Chadwick Boseman's unexpected and tragic passing brought the world of cinema and comics to a complete standstill. On the surface from a creative perspective, he was beginning to hit his peak as an actor, riding a wave of immeasurable success. His untimely passing left an obvious void within the Marvel Cinematic Universe regarding his performance as King T'Challa/The Black Panther.
Director Ryan Coogler found himself in an impossible situation, given the script he wrote was complete. There were also questions as to whether he would venture into the direction of recasting the role. After completing the stage of crafting out a rewritten script, he began the task of continuing the unfortunate task of filming the story without Boseman.
"Black Panther: Wakanda Forever" brings the return of Letitia Wright, Angela Bassett, Winston Duke, Martin Freeman, Lupita Nyong'o and Danai Gurira reprising their respective characters from the previous film. The story takes place after the events of "Avengers: Endgame" with the nation of Wakanda reeling after the death of King T'Challa. Incorporating the real-life passing of Boseman into the theme of this film creates organic emotion and allows it to move forward in its natural succession.
Wakanda is under a barrage of pressure in sharing its resources of the precious rare metal vibranium with every world government in existence. Unbeknownst to Wakanda and the rest of the world, there's a new secret civilization emerging that has resources that rival Wakanda. The new threat is the debut of Namor, a human-mutant hybrid that lives underwater, commanding an army of warriors, seeking to create an alliance with Wakanda, in which both worlds could conquer the surface world with their similar ideologies and resources.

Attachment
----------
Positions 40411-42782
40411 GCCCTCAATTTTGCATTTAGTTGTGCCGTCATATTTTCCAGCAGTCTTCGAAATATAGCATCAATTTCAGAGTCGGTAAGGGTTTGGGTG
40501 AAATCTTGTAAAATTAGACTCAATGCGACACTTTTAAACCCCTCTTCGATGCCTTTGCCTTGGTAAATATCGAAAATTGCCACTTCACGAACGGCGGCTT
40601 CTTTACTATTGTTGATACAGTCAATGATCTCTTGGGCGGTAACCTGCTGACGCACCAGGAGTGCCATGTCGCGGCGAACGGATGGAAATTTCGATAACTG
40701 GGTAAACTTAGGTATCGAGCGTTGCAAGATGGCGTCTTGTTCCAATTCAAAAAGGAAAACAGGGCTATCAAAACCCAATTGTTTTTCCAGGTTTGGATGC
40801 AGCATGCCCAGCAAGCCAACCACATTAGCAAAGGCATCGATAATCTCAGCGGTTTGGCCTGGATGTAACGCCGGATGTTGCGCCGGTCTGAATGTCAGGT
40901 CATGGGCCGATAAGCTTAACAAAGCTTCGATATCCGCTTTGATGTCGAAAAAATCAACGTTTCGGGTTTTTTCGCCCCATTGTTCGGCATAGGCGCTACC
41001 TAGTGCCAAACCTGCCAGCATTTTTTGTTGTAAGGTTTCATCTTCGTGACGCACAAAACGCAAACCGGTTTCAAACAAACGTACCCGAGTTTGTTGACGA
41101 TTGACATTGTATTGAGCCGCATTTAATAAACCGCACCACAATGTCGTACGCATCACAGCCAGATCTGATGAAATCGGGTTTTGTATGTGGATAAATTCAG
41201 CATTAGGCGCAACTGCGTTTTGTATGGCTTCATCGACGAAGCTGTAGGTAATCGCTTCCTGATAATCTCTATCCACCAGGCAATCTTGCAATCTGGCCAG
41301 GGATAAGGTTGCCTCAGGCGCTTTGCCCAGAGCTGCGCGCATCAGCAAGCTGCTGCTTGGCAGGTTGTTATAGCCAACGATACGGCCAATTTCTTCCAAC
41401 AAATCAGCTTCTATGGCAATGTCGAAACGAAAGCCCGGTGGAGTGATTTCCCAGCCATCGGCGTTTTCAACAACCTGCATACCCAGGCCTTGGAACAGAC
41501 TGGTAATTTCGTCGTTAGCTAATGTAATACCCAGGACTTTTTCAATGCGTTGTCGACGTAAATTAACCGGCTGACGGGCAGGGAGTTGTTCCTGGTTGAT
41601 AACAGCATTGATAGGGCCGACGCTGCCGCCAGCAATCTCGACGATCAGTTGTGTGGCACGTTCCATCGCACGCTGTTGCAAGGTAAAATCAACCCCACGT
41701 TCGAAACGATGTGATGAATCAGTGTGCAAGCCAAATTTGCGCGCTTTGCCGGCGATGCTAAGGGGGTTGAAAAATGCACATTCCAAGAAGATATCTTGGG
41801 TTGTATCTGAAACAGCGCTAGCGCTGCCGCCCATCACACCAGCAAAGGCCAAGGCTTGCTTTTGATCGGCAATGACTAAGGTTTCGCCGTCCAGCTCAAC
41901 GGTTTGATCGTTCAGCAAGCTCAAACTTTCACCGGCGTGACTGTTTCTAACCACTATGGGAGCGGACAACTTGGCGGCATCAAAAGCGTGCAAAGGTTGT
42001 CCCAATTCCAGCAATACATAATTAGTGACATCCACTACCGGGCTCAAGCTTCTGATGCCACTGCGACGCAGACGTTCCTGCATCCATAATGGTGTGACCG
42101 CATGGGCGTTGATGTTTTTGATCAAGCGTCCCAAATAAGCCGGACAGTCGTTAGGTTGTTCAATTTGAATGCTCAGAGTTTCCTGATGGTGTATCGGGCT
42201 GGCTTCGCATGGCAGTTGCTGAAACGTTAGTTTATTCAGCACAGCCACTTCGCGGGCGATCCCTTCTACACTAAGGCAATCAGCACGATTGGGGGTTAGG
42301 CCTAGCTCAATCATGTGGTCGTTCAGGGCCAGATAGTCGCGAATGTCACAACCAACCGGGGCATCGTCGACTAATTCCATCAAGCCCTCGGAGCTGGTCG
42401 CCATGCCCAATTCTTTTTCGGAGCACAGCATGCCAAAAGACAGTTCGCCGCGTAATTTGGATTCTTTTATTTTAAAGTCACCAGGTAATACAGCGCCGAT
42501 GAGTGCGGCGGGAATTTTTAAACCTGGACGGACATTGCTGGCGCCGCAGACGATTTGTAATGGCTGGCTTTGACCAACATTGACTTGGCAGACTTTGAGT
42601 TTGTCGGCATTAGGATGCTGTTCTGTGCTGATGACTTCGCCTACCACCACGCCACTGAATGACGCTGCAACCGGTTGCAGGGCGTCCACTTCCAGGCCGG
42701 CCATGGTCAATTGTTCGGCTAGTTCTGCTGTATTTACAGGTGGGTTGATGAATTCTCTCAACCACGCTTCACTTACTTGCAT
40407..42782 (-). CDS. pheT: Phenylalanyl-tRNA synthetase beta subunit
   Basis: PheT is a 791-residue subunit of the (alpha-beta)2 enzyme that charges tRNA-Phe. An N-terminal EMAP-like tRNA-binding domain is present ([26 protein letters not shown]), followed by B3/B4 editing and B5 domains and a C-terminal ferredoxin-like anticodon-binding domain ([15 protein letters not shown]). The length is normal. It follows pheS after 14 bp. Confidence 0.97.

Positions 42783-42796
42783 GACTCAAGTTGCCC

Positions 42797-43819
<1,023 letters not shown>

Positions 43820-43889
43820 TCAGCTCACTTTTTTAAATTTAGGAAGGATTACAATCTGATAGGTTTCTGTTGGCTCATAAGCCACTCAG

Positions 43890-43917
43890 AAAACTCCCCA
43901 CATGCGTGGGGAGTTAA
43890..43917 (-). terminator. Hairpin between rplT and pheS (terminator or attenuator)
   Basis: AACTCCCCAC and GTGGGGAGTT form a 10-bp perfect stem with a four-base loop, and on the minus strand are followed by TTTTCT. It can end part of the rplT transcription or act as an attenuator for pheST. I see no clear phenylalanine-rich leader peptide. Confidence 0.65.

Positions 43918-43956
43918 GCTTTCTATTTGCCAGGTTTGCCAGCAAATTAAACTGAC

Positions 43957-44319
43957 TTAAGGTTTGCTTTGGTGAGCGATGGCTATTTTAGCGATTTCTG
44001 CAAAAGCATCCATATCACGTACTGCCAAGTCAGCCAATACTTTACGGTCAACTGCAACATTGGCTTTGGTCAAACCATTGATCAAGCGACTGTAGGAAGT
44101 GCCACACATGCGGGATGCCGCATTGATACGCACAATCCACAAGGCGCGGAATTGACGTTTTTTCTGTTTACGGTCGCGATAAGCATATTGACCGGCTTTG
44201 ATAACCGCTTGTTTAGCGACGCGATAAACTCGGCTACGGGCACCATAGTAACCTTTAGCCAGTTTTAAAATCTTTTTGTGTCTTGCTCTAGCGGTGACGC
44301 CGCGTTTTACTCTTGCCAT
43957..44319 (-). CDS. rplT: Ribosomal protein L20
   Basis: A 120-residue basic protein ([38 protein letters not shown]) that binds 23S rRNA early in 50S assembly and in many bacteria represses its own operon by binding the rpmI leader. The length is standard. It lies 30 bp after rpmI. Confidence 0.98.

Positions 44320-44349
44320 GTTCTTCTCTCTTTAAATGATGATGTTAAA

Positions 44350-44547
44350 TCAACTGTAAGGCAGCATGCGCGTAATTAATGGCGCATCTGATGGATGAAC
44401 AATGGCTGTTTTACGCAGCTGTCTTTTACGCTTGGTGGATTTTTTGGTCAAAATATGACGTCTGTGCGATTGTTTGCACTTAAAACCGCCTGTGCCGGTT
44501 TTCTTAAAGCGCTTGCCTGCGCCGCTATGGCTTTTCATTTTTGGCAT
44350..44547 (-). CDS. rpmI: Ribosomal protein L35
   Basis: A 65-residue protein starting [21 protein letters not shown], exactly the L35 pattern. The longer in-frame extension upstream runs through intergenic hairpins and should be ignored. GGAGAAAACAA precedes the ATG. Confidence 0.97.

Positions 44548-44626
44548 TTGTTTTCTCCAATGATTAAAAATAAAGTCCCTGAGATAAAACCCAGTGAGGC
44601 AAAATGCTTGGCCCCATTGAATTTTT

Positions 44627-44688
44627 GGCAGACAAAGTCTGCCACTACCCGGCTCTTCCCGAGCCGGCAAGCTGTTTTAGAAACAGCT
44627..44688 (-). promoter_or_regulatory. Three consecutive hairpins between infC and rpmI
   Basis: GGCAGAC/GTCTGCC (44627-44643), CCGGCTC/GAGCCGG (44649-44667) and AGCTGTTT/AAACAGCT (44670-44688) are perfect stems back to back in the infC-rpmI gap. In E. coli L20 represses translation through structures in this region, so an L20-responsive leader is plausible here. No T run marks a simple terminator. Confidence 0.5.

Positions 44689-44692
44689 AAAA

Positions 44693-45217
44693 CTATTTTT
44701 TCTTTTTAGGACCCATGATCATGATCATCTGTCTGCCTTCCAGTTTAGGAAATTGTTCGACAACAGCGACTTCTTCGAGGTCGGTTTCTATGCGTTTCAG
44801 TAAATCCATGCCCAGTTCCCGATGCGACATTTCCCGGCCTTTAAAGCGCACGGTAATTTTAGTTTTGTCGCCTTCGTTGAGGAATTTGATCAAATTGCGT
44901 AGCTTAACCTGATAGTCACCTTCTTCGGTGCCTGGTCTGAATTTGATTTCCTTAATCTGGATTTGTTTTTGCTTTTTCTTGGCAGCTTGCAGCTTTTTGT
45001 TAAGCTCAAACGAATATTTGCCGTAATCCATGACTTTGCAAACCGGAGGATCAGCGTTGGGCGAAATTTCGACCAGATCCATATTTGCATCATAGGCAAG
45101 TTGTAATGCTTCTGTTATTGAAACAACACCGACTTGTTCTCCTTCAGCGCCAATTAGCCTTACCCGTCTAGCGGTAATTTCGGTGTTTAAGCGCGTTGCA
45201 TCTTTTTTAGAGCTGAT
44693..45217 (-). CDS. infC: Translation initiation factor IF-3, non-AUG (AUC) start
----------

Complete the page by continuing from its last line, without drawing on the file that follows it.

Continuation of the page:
The film had what would seemingly be an impossible task of creating a story that would essentially match the quality of Boseman's performance in "Captain America: Civil War," his solo film, "Avengers: Infinity War" and "Avengers: Endgame." Expectations were at a fever pitch; curious minds pondered how the themes, plot and writing were going to overcome the emotional and tragic setback of the death of a beloved actor who made "Black Panther" a household name.
Admittedly, I was one of those concerned fans and viewers. My expectations were primarily associated with the emergence of Namor. During my childhood, my father was a huge fan of the Namor character. He read the comics, watched the animated series, and ironically enough - two of his favorite superheroes are underwater-based characters. The fascination I developed for the character of Namor came from my father. Needless to say, I was glad at how my initial concerns were proven wrong with not only the writing but also the acting and tone of the film. However, "Black Panther: Wakanda Forever" met and exceeded my expectations at the same time. This film brought about a massive improvement from past issues I've had with the Marvel Cinematic Universe. Previous cinematic outings I felt relied too much on humor, not focusing on the intensity and emotion of specific revelations and events, utilizing humor in a manner that removed any and all necessary emotions of a specific scene.